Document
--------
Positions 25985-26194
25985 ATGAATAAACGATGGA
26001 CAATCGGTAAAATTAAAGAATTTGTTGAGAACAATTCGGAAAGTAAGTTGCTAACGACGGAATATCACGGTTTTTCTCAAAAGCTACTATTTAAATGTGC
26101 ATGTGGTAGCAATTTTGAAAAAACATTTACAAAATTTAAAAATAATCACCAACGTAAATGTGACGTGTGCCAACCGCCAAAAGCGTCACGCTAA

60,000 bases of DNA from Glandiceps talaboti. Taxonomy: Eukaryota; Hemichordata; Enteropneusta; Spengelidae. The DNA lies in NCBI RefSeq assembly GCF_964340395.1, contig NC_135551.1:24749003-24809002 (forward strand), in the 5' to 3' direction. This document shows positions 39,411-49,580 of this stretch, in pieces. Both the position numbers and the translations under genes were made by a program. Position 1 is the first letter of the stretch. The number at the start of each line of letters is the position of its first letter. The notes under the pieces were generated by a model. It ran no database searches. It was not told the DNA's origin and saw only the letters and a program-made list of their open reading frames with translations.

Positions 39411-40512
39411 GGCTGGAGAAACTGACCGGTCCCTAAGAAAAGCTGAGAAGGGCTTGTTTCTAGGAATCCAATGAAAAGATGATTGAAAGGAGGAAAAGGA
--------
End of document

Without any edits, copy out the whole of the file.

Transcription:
Positions 25985-26194
25985 ATGAATAAACGATGGA
26001 CAATCGGTAAAATTAAAGAATTTGTTGAGAACAATTCGGAAAGTAAGTTGCTAACGACGGAATATCACGGTTTTTCTCAAAAGCTACTATTTAAATGTGC
26101 ATGTGGTAGCAATTTTGAAAAAACATTTACAAAATTTAAAAATAATCACCAACGTAAATGTGACGTGTGCCAACCGCCAAAAGCGTCACGCTAA

60,000 bases of DNA from Glandiceps talaboti. Taxonomy: Eukaryota; Hemichordata; Enteropneusta; Spengelidae. The DNA lies in NCBI RefSeq assembly GCF_964340395.1, contig NC_135551.1:24749003-24809002 (forward strand), in the 5' to 3' direction. This document shows positions 39,411-49,580 of this stretch, in pieces. Both the position numbers and the translations under genes were made by a program. Position 1 is the first letter of the stretch. The number at the start of each line of letters is the position of its first letter. The notes under the pieces were generated by a model. It ran no database searches. It was not told the DNA's origin and saw only the letters and a program-made list of their open reading frames with translations.

Positions 39411-40512
39411 GGCTGGAGAAACTGACCGGTCCCTAAGAAAAGCTGAGAAGGGCTTGTTTCTAGGAATCCAATGAAAAGATGATTGAAAGGAGGAAAAGGA